Lugdunum overview
Other name(s) Colonia Copia Claudia Augusta Lugdunum
Modern name(s) Lyon
Region Europe
Section Western Europe
Latitude 45.7596285 N suggest info
Longitude 4.81886876 E
Status Accurate location
Info In 44 BCE, ten years after the conquest of Gaul, Julius Caesar was assassinated and civil war erupted. According to the historian Dio Cassius, in 43 BCE, the Roman Senate ordered Munatius Plancus and Lepidus, governors of central and Transalpine Gaul respectively, to found a city for a group of Roman refugees who had been expelled from Vienne (a town about 30 km to the south) by the Allobroges and were encamped at the confluence of the Saône and Rhône rivers. Dio Cassius says this was to keep them from joining Mark Antony and bringing their armies into the developing conflict. Epigraphic evidence suggests Munatius Plancus was the principal founder of Lugdunum.

Lugdunum seems to have had a population of several thousand at the time of its founding. The citizens were administratively assigned to the Galerian tribe. The earliest Roman buildings were located on the Fourvière heights above the Saône river. The Aqueduct of the Gier, completed in the 1st century CE, was the first of four aqueducts supplying water to the city.

Within 50 years Lugdunum increased in size and importance, becoming the administrative centre of Roman Gaul and Germany. By the end of the reign of Augustus, Strabo described Lugdunum as the junction of four major roads: south to Narbonensis, Massilia and Italy, north to the Rhine river and Germany, northwest to the Ocean (the English Channel), and west to Aquitania.

The proximity to the frontier with Germany made Lugdunum strategically important for the next four centuries, as a staging ground for further Roman expansion into Germany, as well as the de facto capital city and administrative center of the Gallic provinces. Its large and cosmopolitan population made it the commercial and financial heart of the northwestern provinces as well.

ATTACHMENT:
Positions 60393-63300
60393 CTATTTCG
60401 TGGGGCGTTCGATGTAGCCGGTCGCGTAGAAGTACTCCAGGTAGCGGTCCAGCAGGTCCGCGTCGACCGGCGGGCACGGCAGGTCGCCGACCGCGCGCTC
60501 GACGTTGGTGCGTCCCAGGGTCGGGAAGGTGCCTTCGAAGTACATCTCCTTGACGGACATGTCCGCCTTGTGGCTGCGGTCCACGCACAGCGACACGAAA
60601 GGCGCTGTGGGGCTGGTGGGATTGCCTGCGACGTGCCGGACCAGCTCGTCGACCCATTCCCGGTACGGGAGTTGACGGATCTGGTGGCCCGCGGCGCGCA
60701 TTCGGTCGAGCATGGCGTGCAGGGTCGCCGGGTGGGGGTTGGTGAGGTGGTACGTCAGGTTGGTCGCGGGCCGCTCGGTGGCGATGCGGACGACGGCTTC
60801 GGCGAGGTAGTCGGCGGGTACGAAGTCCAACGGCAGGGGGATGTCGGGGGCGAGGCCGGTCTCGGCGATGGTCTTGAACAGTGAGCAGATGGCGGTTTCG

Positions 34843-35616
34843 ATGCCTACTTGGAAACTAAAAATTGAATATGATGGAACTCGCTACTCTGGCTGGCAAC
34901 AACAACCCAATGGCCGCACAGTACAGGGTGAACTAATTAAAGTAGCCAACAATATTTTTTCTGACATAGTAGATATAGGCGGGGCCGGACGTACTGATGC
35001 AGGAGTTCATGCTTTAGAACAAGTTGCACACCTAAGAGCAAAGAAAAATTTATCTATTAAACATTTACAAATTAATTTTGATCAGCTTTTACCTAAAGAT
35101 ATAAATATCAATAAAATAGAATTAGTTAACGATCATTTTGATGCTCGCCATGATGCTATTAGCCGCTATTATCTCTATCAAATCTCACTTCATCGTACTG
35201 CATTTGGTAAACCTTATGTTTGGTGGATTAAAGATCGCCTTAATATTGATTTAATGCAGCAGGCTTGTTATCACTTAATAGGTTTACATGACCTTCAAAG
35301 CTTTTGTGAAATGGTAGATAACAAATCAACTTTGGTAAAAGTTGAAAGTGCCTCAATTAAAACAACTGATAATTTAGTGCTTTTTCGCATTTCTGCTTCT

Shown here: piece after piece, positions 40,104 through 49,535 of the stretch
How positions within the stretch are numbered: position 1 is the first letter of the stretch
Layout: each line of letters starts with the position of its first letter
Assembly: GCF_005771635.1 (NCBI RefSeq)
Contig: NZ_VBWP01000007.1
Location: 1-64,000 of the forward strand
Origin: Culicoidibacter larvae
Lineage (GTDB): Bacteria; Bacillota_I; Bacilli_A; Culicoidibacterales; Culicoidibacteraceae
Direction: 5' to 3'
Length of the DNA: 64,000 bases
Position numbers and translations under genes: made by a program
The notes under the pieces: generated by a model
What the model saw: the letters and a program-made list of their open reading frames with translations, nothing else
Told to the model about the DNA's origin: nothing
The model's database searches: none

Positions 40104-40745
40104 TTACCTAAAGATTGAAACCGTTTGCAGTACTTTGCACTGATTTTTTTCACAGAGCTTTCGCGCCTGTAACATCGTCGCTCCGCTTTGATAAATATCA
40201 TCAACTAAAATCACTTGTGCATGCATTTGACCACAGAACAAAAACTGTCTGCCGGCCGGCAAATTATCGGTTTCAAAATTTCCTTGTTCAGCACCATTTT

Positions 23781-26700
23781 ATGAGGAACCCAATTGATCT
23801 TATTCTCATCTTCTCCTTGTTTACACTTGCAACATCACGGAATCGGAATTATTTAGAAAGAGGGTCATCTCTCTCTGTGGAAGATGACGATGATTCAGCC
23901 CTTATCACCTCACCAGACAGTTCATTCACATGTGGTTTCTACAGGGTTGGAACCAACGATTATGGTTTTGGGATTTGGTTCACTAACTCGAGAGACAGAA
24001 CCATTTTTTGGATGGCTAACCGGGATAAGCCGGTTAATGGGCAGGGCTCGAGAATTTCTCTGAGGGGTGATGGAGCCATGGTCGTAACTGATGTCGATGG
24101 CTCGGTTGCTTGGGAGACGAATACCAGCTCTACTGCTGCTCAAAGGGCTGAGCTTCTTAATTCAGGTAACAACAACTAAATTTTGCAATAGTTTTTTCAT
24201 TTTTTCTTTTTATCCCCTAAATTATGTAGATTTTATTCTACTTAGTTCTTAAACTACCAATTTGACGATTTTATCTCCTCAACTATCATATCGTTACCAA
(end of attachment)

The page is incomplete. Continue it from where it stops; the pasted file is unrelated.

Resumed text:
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45.759629, 4.818869 === 45.759629 N, 4.818869 E === 45° 45' 34.7" N, 4° 49' 7.9" E
Nearest sites Solutré, circa 60.5 km (37.6 mi) north
Aquae Segetae, Moingt-Montbrison, circa 60.8 km (37.8 mi) west
Morginum, Moringum, Moirans, circa 75.4 km (46.9 mi) south-east
Cularo, Gratianopolis, Graignovol, Grenoble, circa 94.9 km (59 mi) south-east
Aquae Bormonis, Bormo, Borvo, Bourbon-Lancy, circa 125 km (77.7 mi) north-west
Dea Augusta Vocontiorium, Die, circa 120 km (74.5 mi) south-east
Noviodunum, Colonia Iulia Equestris, Nyon, circa 129.6 km (80.5 mi) north-east
Augustodunum, Autun, circa 138.3 km (86 mi) north-west
Bibracte, circa 142.8 km (88.7 mi) north-west
Noviomagus Tricastinorum, Augusta, Colonia Flavia Tricastinorum, Saint-Paul-Trois-Châteaux, circa 157.1 km (97.6 mi) south
Chauvet Cave, circa 156.2 km (97 mi) south
Little St Bernard Pass, Alpis Graia, circa 160.6 km (99.8 mi) east
Nériomagos, Aquae Nerii, Néris-les-Bains, circa 176.8 km (109.9 mi) west
Octodurum, Martigny, Martinach, circa 178.3 km (110.8 mi) east
Arausio, Orange, circa 180.6 km (112.2 mi) south
Adsilanum, circa 184.9 km (114.9 mi) south-west
Noviodunum, Nevirnum, Ebrinum, Nebirnum, Nevers, circa 186.7 km (116 mi) north-west
Vesontio, Besantio, Besontion, Bisanz, Besançon, circa 188.3 km (117 mi) north-east
Pont du Gard, circa 202.7 km (126 mi) south
Caumont-sur-Durance, Clos-de-Serre, circa 207.7 km (129.1 mi) south
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Database ID 7864, created 7 Apr 2012, 18:31, Last changed 9 Apr 2012, 15:47